I arrive at London’s Victoria Bus Station, having just traveled from France through the Chunnel. I will be spending over a week in the UK in advance of my transatlantic crossing, so I have lots of time to explore the region. My first day in London, which I spend with my friend Alan, is very instructional on the British way of life.
Famous neighbours of London
I take the tube from Victoria Bus Station to my hotel near Old Street Station. The Old Street area used to be downtrodden, but now, thanks to the efforts (and cash) of hipsters, artists, and young professionals, the area has gentrified into a cool neighbourhood of cafés and communal creative workspaces. I have a quick dinner in a fancied-up pie shop, and then head into the city for a night on the town.
I meet Alan at the stage door of the Royal Opera House in Covent Garden. Alan and I will be spending the next three weeks together, first in the UK, then on the Queen Mary 2 for our transatlantic crossing, then finally in New York. Alan’s friend John, who sings professionally in the chorus, joins us at the stage door. He promises to give us a tour of the neighbourhood and take us to some “fun places.”
As John walks us from Covent Garden to Soho, he nonchalantly points out the former homes of various luminaries who have lived in the neighbourhood. “William Blake lived there,” John says, waving at a row house as we pass. “Charles Dickens worked in there,” he comments. “Jane Austin used to stay somewhere around here,” he mentions as he looks about for a moment, trying to remember, but then shrugs and keeps going. “Mozart lived in that inn for a while as a kid,” he says of a place down the street. Really, I think? I look it up later—yes, really.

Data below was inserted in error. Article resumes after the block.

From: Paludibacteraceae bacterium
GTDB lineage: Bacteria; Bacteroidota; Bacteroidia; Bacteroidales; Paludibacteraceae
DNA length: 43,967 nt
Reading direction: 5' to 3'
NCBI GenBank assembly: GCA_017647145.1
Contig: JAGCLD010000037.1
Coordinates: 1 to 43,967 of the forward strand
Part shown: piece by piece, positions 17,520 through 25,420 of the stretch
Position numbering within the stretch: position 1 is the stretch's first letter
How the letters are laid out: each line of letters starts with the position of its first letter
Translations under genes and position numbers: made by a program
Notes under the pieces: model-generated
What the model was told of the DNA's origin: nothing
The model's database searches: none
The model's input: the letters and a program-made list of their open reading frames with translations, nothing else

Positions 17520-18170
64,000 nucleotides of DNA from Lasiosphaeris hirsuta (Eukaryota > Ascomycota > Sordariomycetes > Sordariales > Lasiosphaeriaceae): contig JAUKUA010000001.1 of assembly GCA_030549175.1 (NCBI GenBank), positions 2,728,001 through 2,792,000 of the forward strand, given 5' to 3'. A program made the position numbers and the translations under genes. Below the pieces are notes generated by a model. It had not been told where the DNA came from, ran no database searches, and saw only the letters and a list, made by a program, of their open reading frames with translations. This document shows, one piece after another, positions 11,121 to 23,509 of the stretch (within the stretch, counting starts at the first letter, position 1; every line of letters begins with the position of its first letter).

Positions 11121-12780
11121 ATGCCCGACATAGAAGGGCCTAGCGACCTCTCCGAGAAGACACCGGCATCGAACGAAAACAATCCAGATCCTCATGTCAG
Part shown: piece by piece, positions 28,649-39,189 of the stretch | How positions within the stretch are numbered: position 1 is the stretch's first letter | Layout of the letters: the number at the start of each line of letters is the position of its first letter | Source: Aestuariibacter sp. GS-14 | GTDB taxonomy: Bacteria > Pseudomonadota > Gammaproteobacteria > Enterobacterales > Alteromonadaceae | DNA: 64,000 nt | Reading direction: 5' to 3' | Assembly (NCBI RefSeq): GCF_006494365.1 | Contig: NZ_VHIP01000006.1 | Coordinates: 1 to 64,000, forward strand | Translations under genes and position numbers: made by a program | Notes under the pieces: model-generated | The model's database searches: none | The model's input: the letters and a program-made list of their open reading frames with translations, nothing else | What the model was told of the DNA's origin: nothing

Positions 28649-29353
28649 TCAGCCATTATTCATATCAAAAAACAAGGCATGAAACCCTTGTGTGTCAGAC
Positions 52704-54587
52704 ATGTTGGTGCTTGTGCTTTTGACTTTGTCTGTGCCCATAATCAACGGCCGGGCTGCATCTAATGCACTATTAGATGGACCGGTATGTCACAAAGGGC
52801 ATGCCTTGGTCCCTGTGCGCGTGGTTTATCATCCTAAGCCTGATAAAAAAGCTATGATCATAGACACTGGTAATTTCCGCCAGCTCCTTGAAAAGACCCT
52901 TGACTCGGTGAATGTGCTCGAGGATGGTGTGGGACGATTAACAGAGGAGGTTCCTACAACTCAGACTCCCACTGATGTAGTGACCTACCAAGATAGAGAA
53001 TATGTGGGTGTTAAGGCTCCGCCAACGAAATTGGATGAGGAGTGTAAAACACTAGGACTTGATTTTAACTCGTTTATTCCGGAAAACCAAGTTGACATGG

Pubbing in Soho
When we arrive at the pub, The Duke of Wellington, John tells us to wait while he gets us a beer. When we try to follow him inside, he turns around and says: “I told you to wait!” Perplexed, we stand around on the sidewalk. A minute later he reemerges with three pints of beer. Apparently, in nice weather, Londoners drink around the pub rather than inside it.
As the night goes on, more and more people congregate on the sidewalk, and before long there are two police officers wearing their iconic round-topped hats strolling up and down the street to remind people to stay off the road. I hear an unusual scraping noise, and then see a taxi rolling to a halt at the corner, its rear bumper dragging on the pavement. I watch with interest from across the street as the cabbie gives a report to the officers, who dutifully write it down in a little notebook. Then, to my amusement, two drunken young men approach the officers to give an eyewitness report, while simultaneously drinking gin and tonics from a plastic cup. As they describe whatever it was they witnessed, they wobble from side to side, their drinks sloshing about. After they’re finished, the boys give the police officers big sloppy hugs, and then stumble on their way. It’s only 11:00 p.m.
We make one more stop at a nearby pub, where a short and doughy man regales me with complaints about how most Britons don’t vote, which essentially makes the UK a tyranny of evil unelected thugs, no better than a dictatorship. When I try to argue the point, supported by my recent experience of actually visiting various countries under dictatorship, he shushes me with a drunken hand motion and continues his tirade. I inch away; he doesn’t notice.
Most pubs in London close at midnight (even on a Friday), so before long we’re back at our hotel. Having the pubs close early is a good system, really—it allows for a good night’s sleep, no matter how sodden the night. And a good thing, because tomorrow we’re getting up bright and early to catch a train to Cambridge.